By Kathleen Wells

Happy New Year.  It may surprise you, but the New Year, is one of the busiest times of the year for family lawyers. Many families make that hard decision after that holiday to separate.  So, with that in mind I wanted to offer top tips on how to manage the process.  As you will read, these tips are focused on families with children.  As this is a child focused publication. If your matter does not involve children, please contact our office to find tips that may be helpful to you. That said, here goes….

  1. The most important rule is “best interest of the children is all that matters”.  As a general rule, that means that unless a parent is causing true physical or emotional suffering or harm to a child both parents will have time with the child.  It is in the best interest of your child to have a relationship with each parent.  What the time looks like is dependent on the facts of your family.  Also, a parent who chooses to stay home over a parent who works does not mean that one is better than the other at parenting.  Nor does it mean that used to work, will continue to work.  You will have to find a parenting plan that accommodates both parents and is in the best interest of the children.  I often hear, parent “X’ can’t parent because or work, they have never been left alone with the child, they don’t know how to cook etc.   Truth is, that parenting is going to be different, get used to it.  Parents do not get to control the other parent and baring true abuse or harm to a child, parents do not get to control what he home of the other parent.   It may sound trite, but being occasionally for pick up’s and drop offs, late, forgetting to do homework, dropping off a sporting piece of equipment, feeding a child a hot dog more than one day in a row, and letting a child stay up late do not represent harm to a child and is not a sign that the other parent is a bad parent.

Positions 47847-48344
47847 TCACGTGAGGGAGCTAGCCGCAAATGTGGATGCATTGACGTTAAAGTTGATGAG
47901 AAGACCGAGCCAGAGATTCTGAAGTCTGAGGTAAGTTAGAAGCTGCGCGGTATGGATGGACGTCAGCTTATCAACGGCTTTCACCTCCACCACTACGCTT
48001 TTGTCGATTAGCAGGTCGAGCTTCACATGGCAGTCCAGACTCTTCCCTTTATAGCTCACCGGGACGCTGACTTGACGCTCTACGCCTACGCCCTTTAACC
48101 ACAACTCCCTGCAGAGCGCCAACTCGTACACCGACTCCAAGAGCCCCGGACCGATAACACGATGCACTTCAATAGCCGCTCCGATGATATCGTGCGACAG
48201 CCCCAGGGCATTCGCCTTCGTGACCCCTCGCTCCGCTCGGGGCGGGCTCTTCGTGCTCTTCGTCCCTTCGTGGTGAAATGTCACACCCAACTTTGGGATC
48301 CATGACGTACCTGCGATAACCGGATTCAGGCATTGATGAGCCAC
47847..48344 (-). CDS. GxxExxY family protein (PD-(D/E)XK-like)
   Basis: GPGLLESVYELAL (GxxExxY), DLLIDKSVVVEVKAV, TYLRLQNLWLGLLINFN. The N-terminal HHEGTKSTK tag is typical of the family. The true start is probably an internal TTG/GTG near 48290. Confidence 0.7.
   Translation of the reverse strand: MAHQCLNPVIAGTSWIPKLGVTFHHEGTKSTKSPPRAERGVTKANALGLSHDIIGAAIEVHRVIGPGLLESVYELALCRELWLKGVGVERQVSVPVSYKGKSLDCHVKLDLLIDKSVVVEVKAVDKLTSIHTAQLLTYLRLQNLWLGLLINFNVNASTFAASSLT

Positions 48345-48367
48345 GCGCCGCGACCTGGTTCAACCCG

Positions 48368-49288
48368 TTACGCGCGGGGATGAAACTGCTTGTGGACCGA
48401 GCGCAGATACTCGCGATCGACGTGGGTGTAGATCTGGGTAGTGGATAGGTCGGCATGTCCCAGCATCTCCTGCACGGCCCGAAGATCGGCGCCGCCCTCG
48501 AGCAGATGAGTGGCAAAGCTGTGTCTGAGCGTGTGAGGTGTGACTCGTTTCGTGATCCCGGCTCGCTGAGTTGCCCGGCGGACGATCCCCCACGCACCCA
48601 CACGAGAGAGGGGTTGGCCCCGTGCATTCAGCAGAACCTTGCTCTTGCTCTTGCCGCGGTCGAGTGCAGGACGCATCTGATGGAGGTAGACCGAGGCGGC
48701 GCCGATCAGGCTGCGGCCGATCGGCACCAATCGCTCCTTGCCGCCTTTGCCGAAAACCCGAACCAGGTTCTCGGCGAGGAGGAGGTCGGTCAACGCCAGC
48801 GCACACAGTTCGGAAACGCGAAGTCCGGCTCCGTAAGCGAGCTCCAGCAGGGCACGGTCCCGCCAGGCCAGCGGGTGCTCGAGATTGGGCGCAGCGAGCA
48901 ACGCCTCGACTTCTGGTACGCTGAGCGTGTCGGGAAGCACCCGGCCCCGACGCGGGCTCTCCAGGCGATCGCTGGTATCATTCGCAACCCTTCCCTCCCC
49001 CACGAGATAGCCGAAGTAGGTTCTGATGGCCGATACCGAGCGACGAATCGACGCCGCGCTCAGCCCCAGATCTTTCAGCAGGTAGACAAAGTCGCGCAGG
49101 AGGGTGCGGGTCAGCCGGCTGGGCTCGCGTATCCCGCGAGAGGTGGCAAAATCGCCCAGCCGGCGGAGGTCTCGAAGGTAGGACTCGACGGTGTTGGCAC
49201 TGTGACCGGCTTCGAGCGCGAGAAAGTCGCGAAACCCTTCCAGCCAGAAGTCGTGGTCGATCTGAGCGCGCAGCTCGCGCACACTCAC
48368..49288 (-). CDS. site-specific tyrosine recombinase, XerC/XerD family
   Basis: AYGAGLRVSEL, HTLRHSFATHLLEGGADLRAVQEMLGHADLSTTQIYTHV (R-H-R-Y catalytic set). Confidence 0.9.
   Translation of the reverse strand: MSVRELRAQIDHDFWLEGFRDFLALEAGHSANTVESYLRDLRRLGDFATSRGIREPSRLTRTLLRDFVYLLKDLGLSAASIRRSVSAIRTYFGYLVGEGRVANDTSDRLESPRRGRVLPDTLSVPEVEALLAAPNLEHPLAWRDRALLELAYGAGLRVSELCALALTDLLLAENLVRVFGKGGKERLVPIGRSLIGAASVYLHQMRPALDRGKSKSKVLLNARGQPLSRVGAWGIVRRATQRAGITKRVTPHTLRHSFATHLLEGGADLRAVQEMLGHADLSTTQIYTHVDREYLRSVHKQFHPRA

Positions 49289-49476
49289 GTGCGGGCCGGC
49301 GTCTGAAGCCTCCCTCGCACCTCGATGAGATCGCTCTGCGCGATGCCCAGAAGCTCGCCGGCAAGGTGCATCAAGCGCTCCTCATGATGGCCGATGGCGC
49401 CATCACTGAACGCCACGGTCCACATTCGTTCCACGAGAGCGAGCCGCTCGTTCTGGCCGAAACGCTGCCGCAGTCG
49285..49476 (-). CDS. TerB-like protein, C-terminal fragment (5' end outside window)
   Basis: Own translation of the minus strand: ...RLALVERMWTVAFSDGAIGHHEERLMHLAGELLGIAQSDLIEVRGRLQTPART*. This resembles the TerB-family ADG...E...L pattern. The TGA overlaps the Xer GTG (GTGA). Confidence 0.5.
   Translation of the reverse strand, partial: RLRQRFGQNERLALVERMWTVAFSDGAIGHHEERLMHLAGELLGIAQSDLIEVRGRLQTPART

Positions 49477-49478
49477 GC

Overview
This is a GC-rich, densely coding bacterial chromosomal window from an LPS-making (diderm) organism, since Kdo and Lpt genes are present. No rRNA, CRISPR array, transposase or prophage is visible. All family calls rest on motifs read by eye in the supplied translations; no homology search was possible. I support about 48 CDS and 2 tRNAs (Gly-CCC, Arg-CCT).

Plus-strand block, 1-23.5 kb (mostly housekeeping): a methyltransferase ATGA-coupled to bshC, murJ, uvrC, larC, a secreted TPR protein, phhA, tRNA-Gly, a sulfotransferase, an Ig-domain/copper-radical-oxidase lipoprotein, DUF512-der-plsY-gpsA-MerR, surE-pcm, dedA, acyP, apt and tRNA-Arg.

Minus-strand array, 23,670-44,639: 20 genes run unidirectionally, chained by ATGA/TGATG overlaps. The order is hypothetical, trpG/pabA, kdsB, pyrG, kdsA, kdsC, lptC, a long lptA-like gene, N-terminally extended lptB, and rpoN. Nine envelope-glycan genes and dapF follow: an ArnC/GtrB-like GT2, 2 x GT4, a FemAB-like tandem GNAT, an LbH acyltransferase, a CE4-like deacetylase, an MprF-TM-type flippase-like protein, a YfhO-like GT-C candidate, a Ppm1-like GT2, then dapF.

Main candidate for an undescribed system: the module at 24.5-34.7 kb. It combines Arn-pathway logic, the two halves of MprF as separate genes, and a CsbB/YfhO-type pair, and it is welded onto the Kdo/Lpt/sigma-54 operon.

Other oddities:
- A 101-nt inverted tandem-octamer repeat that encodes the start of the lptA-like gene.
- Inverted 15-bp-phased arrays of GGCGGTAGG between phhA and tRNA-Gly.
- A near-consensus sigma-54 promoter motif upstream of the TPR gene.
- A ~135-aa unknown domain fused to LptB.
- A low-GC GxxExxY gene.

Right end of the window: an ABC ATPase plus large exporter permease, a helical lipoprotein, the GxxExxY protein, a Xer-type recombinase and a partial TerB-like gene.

2. Treat the other parent how you want to be treated.  That means, don’t label the other parent.  Don’t start off with my “X” is such a …..fill in the blank.” It is my opinion, that when you start off with a mindset that label’s you are closing your mind off to learning. Learn to forgive, not just the other spouse or parent but yourself, for the choices you could have made better – let go of the emotion.  If you need help in that regard, please talk to a counselor.  Most families have extended health care benefits, use them.  There may also be a possibility to deduct medical expenses from your annual taxes.  Call an accountant or the CRA and find out if you can deduct those expenses.  Don’t let the end of the relationship define who you will be in the future.
  3. Learn how to communicate.  It is a rare file where I see two parties that communicate well. However, if you have a commination issue, learn how you can comminate more effectively. If your ex is not responding the way you want that is your issue, you need to learn a new way to communicate. Problem solving is about communication.